Published by New York State Law Reporting Bureau pursuant to Judiciary Law § 431.
This opinion is uncorrected and subject to revision before publication in the Official Reports.
Decided on April 11, 2013
Gonzalez, P.J., Friedman, Abdus-Salaam, Roman, Clark, JJ.
Order, Supreme Court, New York County (Lori Sattler, J.), entered October 23, 2012, which awarded defendant mother temporary decision-making authority with respect to the parties' son's education, unanimously affirmed, without costs.
The motion court properly exercised its discretion in determining that it is in the child's best interest to award defendant mother temporary decision-making authority with respect to the issue of the child's education (see Eschbach v Eschbach, 56 NY2d 167 ). The parties agreed to joint legal custody, which their agreement defined as including equal input with respect to all major decisions, including education. They did not, however, provide for a situation, such as the one presented, where they cannot agree on where their child should attend school. Thus, there is a change in circumstances requiring modification of the agreement to protect the best interests of the child (see Linda R. v Ari Z., 71 AD3d 465, 466 [1st Dept 2010]; Sporacio v Fitzgerald, 73 AD3d 790 [2d Dept 2010]) and the record supports the temporary award of educational decision-making to defendant.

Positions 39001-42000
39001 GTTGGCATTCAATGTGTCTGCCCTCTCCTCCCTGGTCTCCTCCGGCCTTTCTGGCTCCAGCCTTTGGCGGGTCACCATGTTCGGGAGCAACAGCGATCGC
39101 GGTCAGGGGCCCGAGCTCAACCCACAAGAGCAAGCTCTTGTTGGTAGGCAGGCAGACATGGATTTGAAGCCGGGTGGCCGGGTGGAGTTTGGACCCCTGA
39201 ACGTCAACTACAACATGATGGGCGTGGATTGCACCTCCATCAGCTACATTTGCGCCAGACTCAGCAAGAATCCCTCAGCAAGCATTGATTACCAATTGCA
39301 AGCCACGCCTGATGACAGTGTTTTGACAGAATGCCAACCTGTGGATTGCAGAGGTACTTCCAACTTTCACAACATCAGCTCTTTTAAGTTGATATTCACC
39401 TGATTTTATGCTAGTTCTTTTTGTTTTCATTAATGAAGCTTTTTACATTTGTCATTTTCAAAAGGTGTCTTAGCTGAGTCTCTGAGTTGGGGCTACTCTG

Plaintiff father's due process rights were not violated. He was afforded a fair hearing, was permitted to cross-examine defendant, testify on his own behalf, and argue his case. To the extent he argues that he was denied an opportunity to hire an attorney, he never made a request to do so.
There is also no merit to plaintiff's claim that the court was barred from deciding the issue by the doctrine of res judicata. No prior request for temporary education decision-making was made. In any event, as noted above, in custody and matrimonial matters, changed circumstances warrant the reconsideration of prior orders as do the best interest of a child (id.).
We have considered plaintiff's remaining arguments and find them unavailing.
THIS CONSTITUTES THE DECISION AND ORDER OF THE SUPREME COURT, APPELLATE DIVISION, FIRST DEPARTMENT.
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